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Long-term review

Volkswagen Amarok - long-term review

£55,440 / as tested £57,231 / PCM £599
Published: 04 Apr 2024
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Top Gear’s long-term VW Amarok tackles the snowy Alps, wins

Now that’s more like it. I’ll be honest, when hemmed into crowded south-east England, the Amarok can feel a little… over-specified for day-to-day pottering. Like using a Chiron to deliver takeaway pizza round a provincial town centre: sure, it’ll do it, but you’re not necessarily tapping into its reserves of talent.

But stick the big ‘Roc on the side of a snowy mountain, with the mercury touching -15*C, and it transforms from slightly ponderous SUV into Greatest Car In The Entire World. It’s a beast.

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This, you get the sense, is what the Amarok was born to do: chew its way along forest tracks, haul a job-lot of firewood down a snowy trail, drag a stricken bullock from an icy lake. (OK we didn’t drag a stricken bullock from an icy lake, but had we spotted one, the Amarok would’ve been right in there.)

It blended in with the local crowd, that’s for sure. The locals who work out here – clearing roads, managing forests – they’re not driving Land Cruisers or Defenders or even Panda 4x4s. They’re all in pick-ups.

OK, partly that’s a cost thing, and partly because they’re lugging around whatever it is burly mountain-folk lug around the mountains – chainsaws and St Bernards and barrels of brandy? – so a flatbed’s kinda useful. But it’s also because pick-ups are the right tool for the high-altitude job: built to uncomplainingly biff through bad terrain; wear an inch-thick layer of mud, salt and grime with pride; get a hose-down once a year if they’re lucky.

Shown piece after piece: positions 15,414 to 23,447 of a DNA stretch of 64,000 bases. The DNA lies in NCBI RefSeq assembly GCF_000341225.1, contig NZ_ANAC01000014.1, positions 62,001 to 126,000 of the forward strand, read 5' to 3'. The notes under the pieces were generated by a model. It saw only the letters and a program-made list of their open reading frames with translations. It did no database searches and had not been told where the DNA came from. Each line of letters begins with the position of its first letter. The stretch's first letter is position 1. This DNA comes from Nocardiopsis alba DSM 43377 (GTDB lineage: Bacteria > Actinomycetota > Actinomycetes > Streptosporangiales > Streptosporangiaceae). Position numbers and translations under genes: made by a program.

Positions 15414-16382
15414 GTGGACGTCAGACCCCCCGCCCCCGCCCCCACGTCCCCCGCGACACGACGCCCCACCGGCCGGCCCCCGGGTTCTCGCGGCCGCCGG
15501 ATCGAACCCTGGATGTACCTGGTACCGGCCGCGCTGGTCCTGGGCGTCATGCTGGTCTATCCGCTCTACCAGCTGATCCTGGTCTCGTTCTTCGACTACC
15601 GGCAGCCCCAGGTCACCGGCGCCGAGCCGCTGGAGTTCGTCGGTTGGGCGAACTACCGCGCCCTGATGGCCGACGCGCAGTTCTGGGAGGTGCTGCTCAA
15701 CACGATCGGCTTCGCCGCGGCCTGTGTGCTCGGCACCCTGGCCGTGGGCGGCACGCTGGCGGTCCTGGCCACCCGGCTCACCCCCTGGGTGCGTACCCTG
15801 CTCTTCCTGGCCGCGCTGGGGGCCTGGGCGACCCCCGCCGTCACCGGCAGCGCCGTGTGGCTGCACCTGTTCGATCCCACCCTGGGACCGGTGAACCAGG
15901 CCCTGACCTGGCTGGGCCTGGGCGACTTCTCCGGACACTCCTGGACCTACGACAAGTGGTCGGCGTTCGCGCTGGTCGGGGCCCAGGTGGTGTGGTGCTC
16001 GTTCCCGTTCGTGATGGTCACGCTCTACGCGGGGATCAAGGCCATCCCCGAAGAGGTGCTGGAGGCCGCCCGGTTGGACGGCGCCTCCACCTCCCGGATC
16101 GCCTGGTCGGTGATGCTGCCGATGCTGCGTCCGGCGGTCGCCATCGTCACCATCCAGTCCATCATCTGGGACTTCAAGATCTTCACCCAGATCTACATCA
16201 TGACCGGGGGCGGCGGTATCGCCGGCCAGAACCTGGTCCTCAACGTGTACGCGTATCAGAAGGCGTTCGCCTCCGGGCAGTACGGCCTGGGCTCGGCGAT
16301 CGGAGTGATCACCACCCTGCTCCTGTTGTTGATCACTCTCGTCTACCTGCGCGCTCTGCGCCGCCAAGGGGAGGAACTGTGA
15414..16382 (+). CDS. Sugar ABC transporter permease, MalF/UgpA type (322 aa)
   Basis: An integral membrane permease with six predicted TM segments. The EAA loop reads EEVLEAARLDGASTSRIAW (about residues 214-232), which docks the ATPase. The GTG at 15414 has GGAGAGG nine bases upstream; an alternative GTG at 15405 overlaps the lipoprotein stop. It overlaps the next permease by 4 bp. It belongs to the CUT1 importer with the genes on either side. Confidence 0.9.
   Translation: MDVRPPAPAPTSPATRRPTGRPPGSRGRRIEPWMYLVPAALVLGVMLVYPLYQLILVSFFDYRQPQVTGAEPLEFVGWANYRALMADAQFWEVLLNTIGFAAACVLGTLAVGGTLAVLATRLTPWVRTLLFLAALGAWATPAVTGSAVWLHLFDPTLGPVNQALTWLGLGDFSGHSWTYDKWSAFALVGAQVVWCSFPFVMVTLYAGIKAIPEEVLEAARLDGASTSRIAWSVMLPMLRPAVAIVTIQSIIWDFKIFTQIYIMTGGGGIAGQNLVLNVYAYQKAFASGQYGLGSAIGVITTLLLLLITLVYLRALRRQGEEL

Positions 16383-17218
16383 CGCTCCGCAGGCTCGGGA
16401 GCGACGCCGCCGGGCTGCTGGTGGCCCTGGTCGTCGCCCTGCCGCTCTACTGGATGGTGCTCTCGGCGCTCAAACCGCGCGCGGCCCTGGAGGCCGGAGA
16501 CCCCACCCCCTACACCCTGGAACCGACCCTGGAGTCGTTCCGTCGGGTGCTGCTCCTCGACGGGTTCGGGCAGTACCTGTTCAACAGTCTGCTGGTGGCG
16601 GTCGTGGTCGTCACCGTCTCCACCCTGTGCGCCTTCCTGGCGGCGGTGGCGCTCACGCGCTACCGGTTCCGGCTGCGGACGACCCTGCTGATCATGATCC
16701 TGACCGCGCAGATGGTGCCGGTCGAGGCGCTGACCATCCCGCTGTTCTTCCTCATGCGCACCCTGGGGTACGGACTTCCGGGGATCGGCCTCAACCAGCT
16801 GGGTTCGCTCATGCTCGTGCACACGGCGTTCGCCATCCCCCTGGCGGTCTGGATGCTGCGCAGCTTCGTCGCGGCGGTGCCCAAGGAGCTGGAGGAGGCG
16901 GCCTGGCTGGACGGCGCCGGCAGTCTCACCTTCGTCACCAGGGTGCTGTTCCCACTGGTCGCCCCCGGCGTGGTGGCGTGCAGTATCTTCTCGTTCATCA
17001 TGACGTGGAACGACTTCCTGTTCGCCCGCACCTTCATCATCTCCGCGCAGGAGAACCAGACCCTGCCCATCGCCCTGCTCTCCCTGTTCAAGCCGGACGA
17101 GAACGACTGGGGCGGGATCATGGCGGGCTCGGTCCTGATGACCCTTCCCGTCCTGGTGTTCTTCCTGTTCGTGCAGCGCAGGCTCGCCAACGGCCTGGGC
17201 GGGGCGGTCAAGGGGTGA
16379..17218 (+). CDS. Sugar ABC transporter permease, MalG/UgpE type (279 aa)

The worse the weather got, the better the Amarok got. One evening we were treated to an unexpected (though short-lived) six-inch dump of snow. As the valley ground to a standstill – SUVs sliding into ditches, vans broadsiding themselves across the road – the Amarok trucked happily on, its excellent drivetrain and excellent winter tyres finding grip where others failed. Not every 4WD system is born equal, and this Amarok’s – with low-ratio transfer case and locking centre and rear diffs – is the real deal.

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Getting from the UK to the Alps? Painless. Apart from the Eurotunnel booking system insisting the Amarok was definitely under 185cm tall (it isn’t) and would definitely fit in a standard carriage rather than the large vehicle compartment (it wouldn’t), necessitating an awkward and expensive last-minute switcheroo, the trip was as stress-free as it would have been in any modern SUV. Adaptive cruise control, good stereo, quiet on the autoroute, job done.

Not exactly economical, mind: we averaged around 25mpg. Comfy enough for the kids in the back, too, though I’ll concede rear legroom isn’t quite up there with a new Range Rover, despite the Amarok being significantly longer overall. If you’ve got six-foot-plus offspring, the Amarok might not be the ticket. Then again, a new Range Rover doesn’t have a massive flatbed to swallow all the mucky, snowy items you’d really prefer weren’t making a mess of your boot.

I’d guess, on the right tyres, that new Range Rover – or new G-Wagen, or Defender - could reach the same off-road spots as the Amarok. But in that new RR or G-Wagen or Defender, you’ll be worrying about scratching that expensive paintjob, or besmirching that expensive upholstery. I’m not saying you wouldn’t mind scuffing the Amarok, but it’s more clearly a tool of utility, wearing its patina of winter filth with pride.

I’ll concede the burly Amarok might not be the ultimate family SUV for everyone, especially not if they’re ever obliged to park in a regular UK parking space. But if that family that happens to live in Antarctica, or on top of a Himalaya, or the outer reaches of Pluto, trust me: this is the school-run vehicle of choice. Our future might be electric, but in apocalyptic conditions, you can’t beat an old-school diesel truck.

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